Oliver Brandes

    THE ERA OF WEATHER EXTREMES IS UPON US: “As 2022 begins, British Columbia is still reeling from a roller-coaster year of relentless fires, droughts and floods. We learned, without a doubt, that the climate crisis is a water crisis,” stated the University of Victoria’s Oliver Brandes and Rosie Simms in an Op-Ed published by the Vancouver Sun (January 2022)

    “For many, these recent wild water lurches seemed to come out of nowhere. And that is the issue: It really isn’t unexpected. It may just be happening faster than many of us imagined. But a bleak future of worsening impacts is not inevitable. We can still choose a different path forward. The B.C. government has an opportunity to lead the world in taking watershed security seriously and building a plan to help us get to a prosperous tomorrow, while starting the work today. This is the best hedge against an increasingly uncertain future,” stated Oliver Brandes.

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    TOWARDS WATERSHED SECURITY IN BRITISH COLUMBIA: A report on the role of water in modernized land use planning by the University of Victoria’s POLIS Water Sustainability Project (July 2020)

    “In the past decade, land and water planning by the provincial government have advanced in fits and starts. Plans were often developed in response to conflict and litigation by Indigenous Nations or by local governments and authority holders seeking to fill planning gaps. While these plans are highly local and fit for purpose, they lack provincial authority and resources making them challenging to enforce. The report provides direction to both provincial and Indigenous decision-makers by outlining the need for, and elements of, a reformed provincial land and water planning framework,” stated Rosie Simms.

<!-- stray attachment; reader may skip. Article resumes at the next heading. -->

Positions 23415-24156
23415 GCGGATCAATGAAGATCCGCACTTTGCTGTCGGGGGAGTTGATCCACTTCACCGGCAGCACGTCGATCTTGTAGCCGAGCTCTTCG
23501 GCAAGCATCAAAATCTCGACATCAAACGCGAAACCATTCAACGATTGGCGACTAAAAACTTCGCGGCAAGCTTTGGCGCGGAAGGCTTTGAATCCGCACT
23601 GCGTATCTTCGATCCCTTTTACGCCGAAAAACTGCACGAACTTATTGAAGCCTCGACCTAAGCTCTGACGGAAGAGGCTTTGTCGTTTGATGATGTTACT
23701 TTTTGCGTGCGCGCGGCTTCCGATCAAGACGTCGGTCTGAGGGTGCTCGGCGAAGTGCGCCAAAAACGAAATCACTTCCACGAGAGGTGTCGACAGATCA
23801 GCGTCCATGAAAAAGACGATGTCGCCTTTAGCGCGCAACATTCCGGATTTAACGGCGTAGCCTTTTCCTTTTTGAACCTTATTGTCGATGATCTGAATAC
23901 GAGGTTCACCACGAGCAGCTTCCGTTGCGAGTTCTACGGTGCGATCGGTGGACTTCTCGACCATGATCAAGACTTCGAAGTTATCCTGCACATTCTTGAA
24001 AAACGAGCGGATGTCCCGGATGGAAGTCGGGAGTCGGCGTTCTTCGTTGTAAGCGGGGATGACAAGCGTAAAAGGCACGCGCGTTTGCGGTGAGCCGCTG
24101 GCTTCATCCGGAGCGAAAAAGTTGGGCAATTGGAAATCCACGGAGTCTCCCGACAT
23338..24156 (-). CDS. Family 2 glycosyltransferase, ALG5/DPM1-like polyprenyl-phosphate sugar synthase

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    ADDRESSING WATER CHALLENGES IN BRITISH COLUMBIA: “Water Sustainability Plans are a powerful new legal tool with a lot of potential and flexibility to address local needs and priorities across the province,” says Deborah Curran, Executive Director of the Environmental Law Centre, University of Victoria

    Understanding how Water Sustainability Plans can begin meeting the needs of communities and healthy functioning watersheds will be critical to building necessary watershed resilience and ensuring B.C.’s freshwater future, says Deborah Curran. “They haven’t yet been implemented anywhere in British Columbia, which creates an opportunity for us to really explore how they could be used to their fullest extent.” Effective and sustainable freshwater management is an urgent priority for communities if they are to achieve multiple desired outcomes.

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